We've written about the various and never-ending copyright lawsuits filed by Perfect 10
more than a few times. The company -- which claims to be in the porn magazine business -- seems to focus much more on suing as many internet companies as possible. Especially search engines. It loves to sue and blame search engines. Of course, its record in court is dismal. The company almost always loses and loses big. In some ways, Perfect 10 is actually incredibly useful: it has helped set a number of important precedents against over-aggressive copyright enforcement that have come in handy in other cases. The company has filed dozens of lawsuits
, and the fact that it loses so many of them doesn't appear to faze the company. In fact, in one countersuit against Perfect 10, a very strong argument is made that the company is a type of copyright troll
, whose business isn't in producing porn, but in suing companies.
One of its latest lawsuits was against Yandex, the most popular search engine in Russia. Yandex is technically a Dutch company, but it has an American subsidiary, Yandex Inc., which does some development for Yandex.ru, the flagship Russian search engine. So it was this American presence that Perfect 10 sued, coming up with its usual twisted list of rationales for why this search engine, mostly based and used in Russia, should somehow be liable for the fact that its users can find images that Perfect 10 holds the copyright on hosted elsewhere. Once again, the case has gone badly for Perfect 10, with the court ruling for summary judgment on a variety of issues in favor of Yandex.
The court not only says that Perfect 10's claims of direct infringement are completely unsupported, but also notes that the company, ridiculously, pointed to one of its other cases, against Amazon, to support this claim. Except, the judge actually read that ruling, and pointed out that it doesn't say what Perfect 10 appears to think it says:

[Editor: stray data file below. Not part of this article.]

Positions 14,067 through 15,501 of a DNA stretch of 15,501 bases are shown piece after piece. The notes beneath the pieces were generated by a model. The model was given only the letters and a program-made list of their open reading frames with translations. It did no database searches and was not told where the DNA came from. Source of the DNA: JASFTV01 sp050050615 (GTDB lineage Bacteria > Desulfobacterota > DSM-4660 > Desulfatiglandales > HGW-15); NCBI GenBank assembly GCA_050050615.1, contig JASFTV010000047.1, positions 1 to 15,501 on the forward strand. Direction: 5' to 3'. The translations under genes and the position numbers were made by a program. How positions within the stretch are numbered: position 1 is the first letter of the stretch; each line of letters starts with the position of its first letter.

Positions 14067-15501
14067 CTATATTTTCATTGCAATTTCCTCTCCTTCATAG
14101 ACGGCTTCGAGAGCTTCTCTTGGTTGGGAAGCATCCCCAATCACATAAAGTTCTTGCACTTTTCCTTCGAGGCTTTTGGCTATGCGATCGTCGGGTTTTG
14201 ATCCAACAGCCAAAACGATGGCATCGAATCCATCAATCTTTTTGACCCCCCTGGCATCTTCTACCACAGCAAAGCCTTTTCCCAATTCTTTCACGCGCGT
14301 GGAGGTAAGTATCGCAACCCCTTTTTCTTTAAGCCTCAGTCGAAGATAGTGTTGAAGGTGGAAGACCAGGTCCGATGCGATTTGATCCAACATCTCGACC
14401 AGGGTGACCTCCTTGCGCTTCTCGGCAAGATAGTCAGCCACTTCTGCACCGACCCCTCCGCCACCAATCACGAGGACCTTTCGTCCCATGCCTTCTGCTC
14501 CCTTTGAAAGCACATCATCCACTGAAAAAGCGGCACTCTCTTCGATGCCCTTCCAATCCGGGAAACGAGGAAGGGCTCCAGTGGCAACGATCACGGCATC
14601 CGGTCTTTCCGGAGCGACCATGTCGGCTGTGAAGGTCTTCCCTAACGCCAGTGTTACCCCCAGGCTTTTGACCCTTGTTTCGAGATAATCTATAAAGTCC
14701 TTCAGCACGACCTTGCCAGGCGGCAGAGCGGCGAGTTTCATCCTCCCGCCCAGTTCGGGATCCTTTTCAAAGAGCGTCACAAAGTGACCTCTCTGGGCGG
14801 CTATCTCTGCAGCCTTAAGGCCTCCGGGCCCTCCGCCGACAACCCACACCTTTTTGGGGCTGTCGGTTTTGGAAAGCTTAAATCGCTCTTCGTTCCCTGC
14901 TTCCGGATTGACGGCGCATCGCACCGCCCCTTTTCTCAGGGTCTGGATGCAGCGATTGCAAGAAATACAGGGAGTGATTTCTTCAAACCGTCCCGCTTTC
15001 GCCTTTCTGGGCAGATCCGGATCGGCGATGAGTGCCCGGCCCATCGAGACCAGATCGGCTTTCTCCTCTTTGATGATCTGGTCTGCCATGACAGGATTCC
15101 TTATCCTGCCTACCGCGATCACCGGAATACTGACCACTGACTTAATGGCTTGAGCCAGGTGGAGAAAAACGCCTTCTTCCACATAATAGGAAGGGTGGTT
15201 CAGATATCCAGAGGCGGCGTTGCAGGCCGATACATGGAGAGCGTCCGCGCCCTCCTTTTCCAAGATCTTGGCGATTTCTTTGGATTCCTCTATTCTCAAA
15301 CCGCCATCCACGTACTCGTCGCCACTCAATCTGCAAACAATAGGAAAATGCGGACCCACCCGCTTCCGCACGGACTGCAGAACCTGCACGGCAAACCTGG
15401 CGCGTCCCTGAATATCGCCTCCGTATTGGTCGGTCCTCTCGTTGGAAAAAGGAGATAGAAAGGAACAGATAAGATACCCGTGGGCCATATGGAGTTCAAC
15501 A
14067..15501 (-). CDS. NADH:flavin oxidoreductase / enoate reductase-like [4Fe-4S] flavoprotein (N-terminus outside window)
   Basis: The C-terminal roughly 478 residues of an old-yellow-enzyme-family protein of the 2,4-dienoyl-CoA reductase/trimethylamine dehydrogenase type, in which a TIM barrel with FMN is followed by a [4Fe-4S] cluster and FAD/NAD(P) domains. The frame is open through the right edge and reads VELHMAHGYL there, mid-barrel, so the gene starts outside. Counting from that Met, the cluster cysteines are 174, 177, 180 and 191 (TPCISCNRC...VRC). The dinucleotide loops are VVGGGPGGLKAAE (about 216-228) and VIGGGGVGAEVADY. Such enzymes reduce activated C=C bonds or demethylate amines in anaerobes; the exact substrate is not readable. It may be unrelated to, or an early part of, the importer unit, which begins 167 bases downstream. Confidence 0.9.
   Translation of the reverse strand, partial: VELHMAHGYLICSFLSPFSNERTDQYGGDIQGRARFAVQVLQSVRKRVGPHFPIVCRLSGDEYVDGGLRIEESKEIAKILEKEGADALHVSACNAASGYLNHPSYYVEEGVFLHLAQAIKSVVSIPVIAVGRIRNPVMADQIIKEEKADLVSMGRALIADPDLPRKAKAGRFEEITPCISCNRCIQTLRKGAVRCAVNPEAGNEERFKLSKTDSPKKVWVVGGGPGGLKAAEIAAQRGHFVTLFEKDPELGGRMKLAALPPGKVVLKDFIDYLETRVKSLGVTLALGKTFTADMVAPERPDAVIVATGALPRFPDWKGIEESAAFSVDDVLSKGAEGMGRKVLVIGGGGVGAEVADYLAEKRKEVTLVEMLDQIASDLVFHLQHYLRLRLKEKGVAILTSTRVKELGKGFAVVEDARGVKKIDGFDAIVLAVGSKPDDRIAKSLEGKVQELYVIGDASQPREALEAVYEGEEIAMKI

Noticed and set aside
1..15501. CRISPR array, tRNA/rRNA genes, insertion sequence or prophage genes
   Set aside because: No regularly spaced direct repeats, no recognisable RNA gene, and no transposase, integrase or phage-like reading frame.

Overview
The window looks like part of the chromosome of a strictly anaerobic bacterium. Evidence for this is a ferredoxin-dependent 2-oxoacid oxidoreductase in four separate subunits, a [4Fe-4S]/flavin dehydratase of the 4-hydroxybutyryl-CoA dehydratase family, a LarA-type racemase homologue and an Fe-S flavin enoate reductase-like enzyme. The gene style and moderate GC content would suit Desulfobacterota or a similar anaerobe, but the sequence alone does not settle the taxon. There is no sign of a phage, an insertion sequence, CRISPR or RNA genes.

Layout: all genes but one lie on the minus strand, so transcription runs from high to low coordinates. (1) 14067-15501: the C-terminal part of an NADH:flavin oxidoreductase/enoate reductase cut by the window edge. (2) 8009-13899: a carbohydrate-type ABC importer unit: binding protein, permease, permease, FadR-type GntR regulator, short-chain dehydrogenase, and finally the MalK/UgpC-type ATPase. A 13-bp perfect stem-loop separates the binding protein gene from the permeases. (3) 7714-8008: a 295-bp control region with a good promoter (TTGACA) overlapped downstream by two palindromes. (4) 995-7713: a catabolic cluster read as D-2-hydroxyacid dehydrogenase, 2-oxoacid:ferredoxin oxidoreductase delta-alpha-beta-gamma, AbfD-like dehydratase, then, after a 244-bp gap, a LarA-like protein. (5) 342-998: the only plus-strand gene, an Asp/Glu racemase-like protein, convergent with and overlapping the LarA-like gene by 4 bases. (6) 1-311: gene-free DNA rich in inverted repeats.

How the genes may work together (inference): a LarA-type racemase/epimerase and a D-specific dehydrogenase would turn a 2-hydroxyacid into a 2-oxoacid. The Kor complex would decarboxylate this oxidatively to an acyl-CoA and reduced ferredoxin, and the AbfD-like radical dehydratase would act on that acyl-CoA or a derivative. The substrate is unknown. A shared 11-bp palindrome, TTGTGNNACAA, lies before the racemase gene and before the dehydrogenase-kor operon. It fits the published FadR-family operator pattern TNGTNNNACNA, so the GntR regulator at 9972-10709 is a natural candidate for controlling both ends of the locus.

According to Perfect 10, when its images are hosted on servers located in Russia, Yandex violates Perfect 10’s “exclusive display right”
because users in the United States could download them. Perfect 10 supplies declarations
establishing that a United States user could download Perfect 10 images from a Yandex server in
Russia, but no evidence of actual downloads in the United States.
This theory of liability is rejected. Although Perfect 10 cites Amazon in support of its
argument, nowhere in that decision did our court of appeals endorse the idea that display of a
copyrighted image anywhere in the world creates direct copyright liability in the United States
merely because the image could be downloaded from a server abroad by someone in the United
States. Such a principle would destroy the concept of territoriality inherent in the Copyright Act
for works on the internet.
This kind of thing is repeated throughout. Perfect 10 makes some outlandish claim about how Yandex must be liable, and the court shoots it down for lack of any evidence or precedent to support Perfect 10's claim.
It is not necessary to address the validity of this theory merits. It fails for lack of proof.
While Perfect 10's infamous lawsuit against Google over the thumbnail images in Google Images failed miserably, and was yet another victory for fair use and common sense, Perfect 10 tries again here. It claims that that case doesn't apply to image thumbnails in Yandex's search because Yandex provides direct links to the images, rather than the pages, unlike Google (though, I believe Google recently switched to something like this). The court is unimpressed, noting that the thumbnails are still fair use.
It is true that this integrated composite screen left the impression that the nude model
image emanated from Yandex, but this objection fails for three reasons. First, our court of
appeals expressly held that in-line linking to a full-size image does not constitute direct
infringement. Id. at 1159–60. Without a direct infringement of the full-size image, the fair use